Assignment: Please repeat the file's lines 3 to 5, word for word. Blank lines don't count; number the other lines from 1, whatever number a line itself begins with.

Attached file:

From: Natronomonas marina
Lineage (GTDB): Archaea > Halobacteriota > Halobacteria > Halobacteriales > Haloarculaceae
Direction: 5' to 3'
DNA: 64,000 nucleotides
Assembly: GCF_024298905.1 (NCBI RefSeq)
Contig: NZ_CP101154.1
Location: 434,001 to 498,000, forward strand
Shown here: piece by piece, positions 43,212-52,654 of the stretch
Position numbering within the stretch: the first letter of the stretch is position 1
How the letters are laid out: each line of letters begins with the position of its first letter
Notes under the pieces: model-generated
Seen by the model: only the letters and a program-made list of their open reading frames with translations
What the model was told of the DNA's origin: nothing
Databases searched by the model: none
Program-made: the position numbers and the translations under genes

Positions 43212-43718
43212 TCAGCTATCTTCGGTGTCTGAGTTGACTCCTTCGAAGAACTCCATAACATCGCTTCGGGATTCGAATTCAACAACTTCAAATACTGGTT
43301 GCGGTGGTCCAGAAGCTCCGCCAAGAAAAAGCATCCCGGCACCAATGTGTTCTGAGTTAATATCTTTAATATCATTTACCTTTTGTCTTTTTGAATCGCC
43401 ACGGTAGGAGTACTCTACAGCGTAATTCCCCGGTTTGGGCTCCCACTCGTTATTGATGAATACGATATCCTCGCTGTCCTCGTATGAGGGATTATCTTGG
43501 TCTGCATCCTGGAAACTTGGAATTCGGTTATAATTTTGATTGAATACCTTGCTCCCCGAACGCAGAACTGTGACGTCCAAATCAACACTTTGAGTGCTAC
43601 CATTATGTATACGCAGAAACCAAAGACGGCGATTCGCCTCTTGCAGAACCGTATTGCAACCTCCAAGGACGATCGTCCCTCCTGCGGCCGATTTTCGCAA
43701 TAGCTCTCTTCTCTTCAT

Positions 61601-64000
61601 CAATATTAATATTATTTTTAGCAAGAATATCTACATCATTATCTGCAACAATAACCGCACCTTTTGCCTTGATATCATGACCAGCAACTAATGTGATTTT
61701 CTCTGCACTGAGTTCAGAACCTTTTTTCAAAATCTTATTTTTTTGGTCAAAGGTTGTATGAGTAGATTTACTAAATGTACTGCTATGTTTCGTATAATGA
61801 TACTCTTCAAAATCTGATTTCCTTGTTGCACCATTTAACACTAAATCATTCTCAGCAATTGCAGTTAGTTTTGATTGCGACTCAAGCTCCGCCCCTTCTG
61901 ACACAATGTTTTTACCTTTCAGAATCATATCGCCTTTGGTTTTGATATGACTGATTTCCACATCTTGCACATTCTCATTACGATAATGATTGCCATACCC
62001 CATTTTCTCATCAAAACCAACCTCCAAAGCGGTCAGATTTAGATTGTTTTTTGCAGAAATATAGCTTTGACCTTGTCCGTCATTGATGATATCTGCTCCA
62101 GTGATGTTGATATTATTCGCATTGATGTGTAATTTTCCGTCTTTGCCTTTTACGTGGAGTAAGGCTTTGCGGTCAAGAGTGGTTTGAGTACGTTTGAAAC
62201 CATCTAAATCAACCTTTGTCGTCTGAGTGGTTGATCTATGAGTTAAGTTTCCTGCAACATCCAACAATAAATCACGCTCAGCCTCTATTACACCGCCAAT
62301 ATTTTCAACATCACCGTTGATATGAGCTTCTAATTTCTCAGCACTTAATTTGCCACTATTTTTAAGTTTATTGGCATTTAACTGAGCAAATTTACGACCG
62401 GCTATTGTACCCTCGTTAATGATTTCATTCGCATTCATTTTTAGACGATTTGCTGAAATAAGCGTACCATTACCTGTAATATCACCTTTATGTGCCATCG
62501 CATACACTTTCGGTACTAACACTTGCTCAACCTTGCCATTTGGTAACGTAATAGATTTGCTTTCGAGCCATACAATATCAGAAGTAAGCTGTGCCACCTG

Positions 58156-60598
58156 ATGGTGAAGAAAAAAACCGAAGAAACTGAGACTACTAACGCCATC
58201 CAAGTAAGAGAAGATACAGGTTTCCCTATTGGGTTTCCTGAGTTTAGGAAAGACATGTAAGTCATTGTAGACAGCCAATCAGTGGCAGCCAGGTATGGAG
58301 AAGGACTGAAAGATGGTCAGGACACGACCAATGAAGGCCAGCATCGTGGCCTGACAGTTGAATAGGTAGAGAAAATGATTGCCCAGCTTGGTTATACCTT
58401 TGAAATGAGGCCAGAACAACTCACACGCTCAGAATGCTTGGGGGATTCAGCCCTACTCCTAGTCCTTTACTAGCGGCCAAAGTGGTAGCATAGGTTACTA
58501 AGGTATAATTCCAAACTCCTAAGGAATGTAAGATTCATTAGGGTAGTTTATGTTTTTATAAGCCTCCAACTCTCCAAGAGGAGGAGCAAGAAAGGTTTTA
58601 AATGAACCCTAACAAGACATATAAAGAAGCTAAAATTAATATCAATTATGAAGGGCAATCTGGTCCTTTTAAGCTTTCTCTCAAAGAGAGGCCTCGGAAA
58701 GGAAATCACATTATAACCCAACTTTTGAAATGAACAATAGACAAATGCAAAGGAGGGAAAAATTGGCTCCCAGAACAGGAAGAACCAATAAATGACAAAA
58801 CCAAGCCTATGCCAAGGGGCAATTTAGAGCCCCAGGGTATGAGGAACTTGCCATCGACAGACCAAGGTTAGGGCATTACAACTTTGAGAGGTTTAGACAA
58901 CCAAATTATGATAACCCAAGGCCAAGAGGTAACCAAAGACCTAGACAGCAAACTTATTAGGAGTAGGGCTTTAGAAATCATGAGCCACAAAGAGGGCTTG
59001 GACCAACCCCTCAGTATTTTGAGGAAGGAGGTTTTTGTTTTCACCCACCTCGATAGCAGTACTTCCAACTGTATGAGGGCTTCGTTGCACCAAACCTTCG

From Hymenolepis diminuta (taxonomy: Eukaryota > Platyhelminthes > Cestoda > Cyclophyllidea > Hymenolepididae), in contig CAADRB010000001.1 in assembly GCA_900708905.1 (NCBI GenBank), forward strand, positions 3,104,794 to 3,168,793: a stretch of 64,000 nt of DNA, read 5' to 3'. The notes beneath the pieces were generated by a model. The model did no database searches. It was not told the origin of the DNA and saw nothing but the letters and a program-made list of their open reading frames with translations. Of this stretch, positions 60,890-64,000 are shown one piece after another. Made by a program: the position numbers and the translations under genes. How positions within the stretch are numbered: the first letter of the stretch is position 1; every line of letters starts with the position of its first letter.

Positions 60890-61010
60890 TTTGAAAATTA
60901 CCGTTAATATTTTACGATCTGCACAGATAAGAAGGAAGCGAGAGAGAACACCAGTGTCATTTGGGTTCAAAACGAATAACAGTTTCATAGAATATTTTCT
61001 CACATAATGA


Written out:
Direction: 5' to 3'
DNA: 64,000 nucleotides
Assembly: GCF_024298905.1 (NCBI RefSeq)